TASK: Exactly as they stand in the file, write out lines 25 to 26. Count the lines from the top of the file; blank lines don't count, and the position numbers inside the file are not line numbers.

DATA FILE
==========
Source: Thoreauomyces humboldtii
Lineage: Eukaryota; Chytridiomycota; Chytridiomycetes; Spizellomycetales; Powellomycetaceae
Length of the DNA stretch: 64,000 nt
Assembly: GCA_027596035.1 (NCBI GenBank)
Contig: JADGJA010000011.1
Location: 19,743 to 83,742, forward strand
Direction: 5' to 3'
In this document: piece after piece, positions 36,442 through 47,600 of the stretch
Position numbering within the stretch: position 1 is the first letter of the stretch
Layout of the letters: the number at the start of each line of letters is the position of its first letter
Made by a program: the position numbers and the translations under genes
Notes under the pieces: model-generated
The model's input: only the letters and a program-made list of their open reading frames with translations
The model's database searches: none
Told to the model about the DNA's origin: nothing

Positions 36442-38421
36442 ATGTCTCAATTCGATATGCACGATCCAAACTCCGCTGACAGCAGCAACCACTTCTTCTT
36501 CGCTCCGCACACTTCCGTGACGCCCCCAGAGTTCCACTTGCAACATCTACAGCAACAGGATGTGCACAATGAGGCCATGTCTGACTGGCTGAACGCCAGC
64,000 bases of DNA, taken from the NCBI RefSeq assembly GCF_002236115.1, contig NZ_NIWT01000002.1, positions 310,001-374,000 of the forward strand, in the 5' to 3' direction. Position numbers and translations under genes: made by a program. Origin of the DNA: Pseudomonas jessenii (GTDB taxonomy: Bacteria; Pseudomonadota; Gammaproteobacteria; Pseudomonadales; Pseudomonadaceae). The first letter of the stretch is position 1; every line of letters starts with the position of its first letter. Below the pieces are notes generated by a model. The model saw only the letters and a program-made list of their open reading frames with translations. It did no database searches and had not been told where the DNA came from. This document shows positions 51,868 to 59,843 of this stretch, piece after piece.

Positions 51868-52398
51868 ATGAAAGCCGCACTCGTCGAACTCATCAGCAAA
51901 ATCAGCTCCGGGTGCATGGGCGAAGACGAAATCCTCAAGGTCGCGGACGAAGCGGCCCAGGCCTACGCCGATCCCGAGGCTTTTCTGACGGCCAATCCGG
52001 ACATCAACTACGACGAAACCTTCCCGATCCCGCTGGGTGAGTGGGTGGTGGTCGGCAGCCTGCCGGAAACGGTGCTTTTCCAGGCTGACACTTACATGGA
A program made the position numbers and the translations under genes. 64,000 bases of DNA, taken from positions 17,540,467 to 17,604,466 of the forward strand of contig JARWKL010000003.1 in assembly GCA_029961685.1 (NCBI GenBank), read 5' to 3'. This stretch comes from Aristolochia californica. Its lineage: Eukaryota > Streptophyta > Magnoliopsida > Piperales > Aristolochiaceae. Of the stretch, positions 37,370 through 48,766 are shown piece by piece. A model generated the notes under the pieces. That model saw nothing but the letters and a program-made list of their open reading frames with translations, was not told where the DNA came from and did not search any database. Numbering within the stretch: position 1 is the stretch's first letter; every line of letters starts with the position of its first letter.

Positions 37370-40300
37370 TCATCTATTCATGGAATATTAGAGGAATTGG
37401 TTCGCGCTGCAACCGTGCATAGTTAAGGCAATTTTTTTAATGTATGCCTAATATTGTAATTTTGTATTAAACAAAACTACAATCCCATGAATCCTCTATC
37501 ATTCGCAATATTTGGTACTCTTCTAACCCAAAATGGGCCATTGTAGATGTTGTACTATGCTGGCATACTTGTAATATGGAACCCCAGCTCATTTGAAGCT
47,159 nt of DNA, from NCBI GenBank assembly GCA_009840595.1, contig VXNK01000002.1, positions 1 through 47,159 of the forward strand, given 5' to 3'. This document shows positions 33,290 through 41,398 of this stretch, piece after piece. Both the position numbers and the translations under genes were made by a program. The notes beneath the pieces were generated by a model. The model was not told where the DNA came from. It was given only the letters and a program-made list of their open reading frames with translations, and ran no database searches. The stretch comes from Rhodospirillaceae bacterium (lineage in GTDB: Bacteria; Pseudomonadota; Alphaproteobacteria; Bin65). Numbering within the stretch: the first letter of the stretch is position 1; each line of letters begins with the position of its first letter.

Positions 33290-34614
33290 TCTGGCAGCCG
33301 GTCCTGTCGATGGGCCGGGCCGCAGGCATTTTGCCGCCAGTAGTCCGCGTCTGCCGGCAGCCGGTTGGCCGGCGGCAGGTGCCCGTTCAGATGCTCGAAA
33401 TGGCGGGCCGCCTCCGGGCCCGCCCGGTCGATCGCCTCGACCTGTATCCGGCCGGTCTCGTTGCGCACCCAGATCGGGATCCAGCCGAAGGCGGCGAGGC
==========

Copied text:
Positions 37370-40300
37370 TCATCTATTCATGGAATATTAGAGGAATTGG